Trump's supply-side economic swindle
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The director of the Office of Management and Budget, Mick Mulvaney, took to The Wall Street Journal’s op-ed page last week to promote the Trump administration’s economic agenda, the dubiously named “MAGAnomics.”

The plan as outlined is a wish-list of traditional supply-side policies that are hardly unique to this administration: lowering taxes, curbing environmental and labor regulation, and cutting back programs that benefit workers and their families. A few more Trump-ian planks include the on-hold infrastructure plan and a commitment to fair trade — a theme of the president’s campaign that still lacks any real policy detail.

As Mulvaney points out, many experts are skeptical that 3 percent economic growth can be achieved in the short term. Among them is Janet Yellen, chair of the Federal Reserve Board, who recently told the Senate Banking Committee that such growth is unlikely in the next five years. The Congressional Budget Office recently projected 1.9 percent growth under the administration’s proposed agenda. A 3 percent growth projection is grossly unrealistic, but faster growth would be a clear boon to the nation.

Even faster growth, though, is no guarantee that the fruits of that growth would accrue to average Americans.

U.S. policymakers have long focused on growth in Gross Domestic Product, the sum total of all the goods and services produced in the country, which tells us how much total U.S. economic output expanded or contracted. But GDP doesn’t tell Americans anything about the economic prospects of people like them. Pause for a moment and imagine that I told you the economy grew by 5 percent in the first six months 2017. Mulvaney and President Trump would be thrilled. Yet that could mean wildly different things for working Americans. Low-and middle-income wages could be stagnant, for example, while rising wages and investment income among high-income Americans would mean they benefited richly from the overall growth in the economy.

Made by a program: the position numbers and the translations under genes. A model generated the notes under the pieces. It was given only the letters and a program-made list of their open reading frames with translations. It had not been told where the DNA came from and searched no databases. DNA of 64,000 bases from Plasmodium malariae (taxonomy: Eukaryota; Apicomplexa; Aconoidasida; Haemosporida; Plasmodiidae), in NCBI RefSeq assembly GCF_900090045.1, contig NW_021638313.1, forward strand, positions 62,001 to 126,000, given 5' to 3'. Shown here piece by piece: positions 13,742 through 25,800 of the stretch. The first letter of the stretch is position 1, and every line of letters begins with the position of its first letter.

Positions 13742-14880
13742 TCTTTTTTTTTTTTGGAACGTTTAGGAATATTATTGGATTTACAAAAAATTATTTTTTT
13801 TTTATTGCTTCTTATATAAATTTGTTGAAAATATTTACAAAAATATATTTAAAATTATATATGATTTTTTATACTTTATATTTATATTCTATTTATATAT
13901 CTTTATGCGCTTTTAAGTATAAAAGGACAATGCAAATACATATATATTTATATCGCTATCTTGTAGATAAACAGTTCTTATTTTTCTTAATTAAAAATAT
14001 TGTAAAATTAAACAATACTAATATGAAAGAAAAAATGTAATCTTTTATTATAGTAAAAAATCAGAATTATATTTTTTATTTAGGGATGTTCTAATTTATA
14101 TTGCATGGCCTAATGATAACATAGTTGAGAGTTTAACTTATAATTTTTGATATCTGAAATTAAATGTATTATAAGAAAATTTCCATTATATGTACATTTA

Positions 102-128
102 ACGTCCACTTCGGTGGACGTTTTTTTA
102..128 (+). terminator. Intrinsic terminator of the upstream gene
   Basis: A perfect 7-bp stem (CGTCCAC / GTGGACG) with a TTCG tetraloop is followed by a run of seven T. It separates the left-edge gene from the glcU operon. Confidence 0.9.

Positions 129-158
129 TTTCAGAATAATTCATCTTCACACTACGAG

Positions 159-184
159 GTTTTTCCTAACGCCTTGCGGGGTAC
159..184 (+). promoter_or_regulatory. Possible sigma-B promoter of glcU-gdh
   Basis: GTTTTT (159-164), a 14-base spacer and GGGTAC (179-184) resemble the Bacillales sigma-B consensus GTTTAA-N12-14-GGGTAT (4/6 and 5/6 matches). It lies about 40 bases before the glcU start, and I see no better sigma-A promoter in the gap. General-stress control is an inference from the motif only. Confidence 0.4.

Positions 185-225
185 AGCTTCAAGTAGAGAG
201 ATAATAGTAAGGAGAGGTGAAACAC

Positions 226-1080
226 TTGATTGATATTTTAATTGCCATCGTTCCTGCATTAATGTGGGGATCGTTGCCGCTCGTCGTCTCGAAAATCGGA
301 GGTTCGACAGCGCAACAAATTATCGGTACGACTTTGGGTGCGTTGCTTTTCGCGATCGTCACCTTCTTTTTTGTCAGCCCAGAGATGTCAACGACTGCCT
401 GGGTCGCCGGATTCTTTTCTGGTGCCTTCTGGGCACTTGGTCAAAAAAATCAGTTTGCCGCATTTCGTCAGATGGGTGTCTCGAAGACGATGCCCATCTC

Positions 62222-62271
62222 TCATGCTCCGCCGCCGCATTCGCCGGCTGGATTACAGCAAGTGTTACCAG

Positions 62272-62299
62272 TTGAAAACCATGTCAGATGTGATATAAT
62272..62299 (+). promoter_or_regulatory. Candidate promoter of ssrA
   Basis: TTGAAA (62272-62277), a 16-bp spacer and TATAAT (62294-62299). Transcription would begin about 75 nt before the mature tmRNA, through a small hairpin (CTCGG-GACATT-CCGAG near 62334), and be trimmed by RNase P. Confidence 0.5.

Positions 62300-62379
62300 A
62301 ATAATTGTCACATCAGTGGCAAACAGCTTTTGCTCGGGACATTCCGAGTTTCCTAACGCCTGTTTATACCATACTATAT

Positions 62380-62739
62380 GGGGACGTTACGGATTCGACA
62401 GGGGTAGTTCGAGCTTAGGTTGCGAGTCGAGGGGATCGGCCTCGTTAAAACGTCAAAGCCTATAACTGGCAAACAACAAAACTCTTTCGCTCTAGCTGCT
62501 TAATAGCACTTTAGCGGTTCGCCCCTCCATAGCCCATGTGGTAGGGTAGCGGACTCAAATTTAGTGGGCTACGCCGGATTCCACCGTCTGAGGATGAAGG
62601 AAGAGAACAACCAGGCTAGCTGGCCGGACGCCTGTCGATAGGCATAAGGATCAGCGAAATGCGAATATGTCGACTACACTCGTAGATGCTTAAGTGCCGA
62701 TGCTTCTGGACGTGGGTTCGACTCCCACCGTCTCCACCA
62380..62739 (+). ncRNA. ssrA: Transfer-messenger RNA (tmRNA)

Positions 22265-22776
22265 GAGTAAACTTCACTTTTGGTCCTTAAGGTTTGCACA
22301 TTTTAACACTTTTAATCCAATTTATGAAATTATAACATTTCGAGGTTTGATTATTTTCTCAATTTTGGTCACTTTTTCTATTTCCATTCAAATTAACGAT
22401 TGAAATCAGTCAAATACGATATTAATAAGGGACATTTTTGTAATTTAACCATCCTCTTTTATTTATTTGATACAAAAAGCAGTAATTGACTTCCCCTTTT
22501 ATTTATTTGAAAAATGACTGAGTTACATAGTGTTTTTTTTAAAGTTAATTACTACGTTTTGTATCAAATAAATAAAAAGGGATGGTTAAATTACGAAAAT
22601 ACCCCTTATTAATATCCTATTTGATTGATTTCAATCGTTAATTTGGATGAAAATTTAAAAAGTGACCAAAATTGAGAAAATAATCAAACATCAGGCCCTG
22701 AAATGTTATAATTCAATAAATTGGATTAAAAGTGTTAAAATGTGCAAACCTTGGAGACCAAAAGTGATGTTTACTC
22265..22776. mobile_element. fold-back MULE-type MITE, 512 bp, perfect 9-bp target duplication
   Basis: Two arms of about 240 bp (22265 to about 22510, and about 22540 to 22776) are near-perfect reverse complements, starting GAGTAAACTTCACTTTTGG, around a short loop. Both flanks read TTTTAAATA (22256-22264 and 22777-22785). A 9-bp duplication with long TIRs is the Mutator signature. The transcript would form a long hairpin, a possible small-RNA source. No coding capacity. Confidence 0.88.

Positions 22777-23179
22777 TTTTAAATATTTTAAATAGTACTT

This is exactly what has happened in the United States. The economists Thomas Piketty, Emmanuel Saez and Gabriel Zucman found that between 1962 and 2014, average national income per adult rose by 61 percent, which sounds like good news until we dig below this topline number. For those Americans on the lower half of the income distribution, total real income growth (after accounting for inflation) was a paltry one percent while those with incomes in the top one percent experienced a whopping 205 percent rise.

We need to stop treating GDP growth as the only metric that matters and start thinking about how the economy is working for Americans across the income spectrum. Looking only at GDP provides a distorted portrait of the state of our economy and it should not be used as the topline metric to guide policymaking.

“MAGAnomics” provides a perfect jumping off point to see why focusing on GDP growth is a mistake. Let’s start with Mulvaney’s claim that the whole country benefitted from Reagan-era tax cuts and deregulation. He says that between 1983 and 1990, real GDP grew at an annual rate of 4.4 percent. There are two problems with this analysis. First, he’s stacked the deck by choosing the bottom of a severe recession as his starting point. Serious economists look at the business cycle from peak to peak or trough to trough; they don’t cherry pick the worst year to the best.

Even so, his analysis also fails because those years did not deliver equitable growth. Instead, these are the years when the divergence between the poor, the middle class, and the rich really took off. Between 1983 and 1990, real average income for the bottom 90 percent grew by 1.9 percent percent per year while the top 1 percent of earners saw their incomes surge by more than 7.2 percent percent annually — just the beginning of the widening income inequality gap the emerged over the past four decades.

Like Director Mulvaney, I believe the U.S. economy is capable of great things. I also believe that working-class Americans need a boost as they continue to experience poor wage growth amid seven years of tepid economic growth since the end of the Great Recession in mid-2009. Tax cuts for the wealthiest Americans alongside cuts to government programs that help working and retired Americans make ends meet haven’t worked in the past to create those gains, and they won’t work now.

Creating strong economic growth for all Americans requires that we look at the right data and enact a policy agenda that delivers sustained, shared prosperity. A good place to start would be to ensure that families can earn a living wage, which means support for organizations that improve worker bargaining power and ensuring broad access to necessary benefits such as paid leave and work schedules that fit the demands of family life.

It also means recognizing that the market economy works best when government focuses on regulating business so that it works in the public interest to promote broad-based economic growth that delivers higher wages to more Americans across the economy, not just those at the very top of the wealth and income ladders.

Heather Boushey is executive director and chief economist at the Washington Center for Equitable Growth and the author of “Finding Time: The Economics of Wok-Life Conflict” and co-editor of “After Piketty: The Agenda for Economics and Inequality.

The views expressed by contributors are their own and are not the views of The Hill.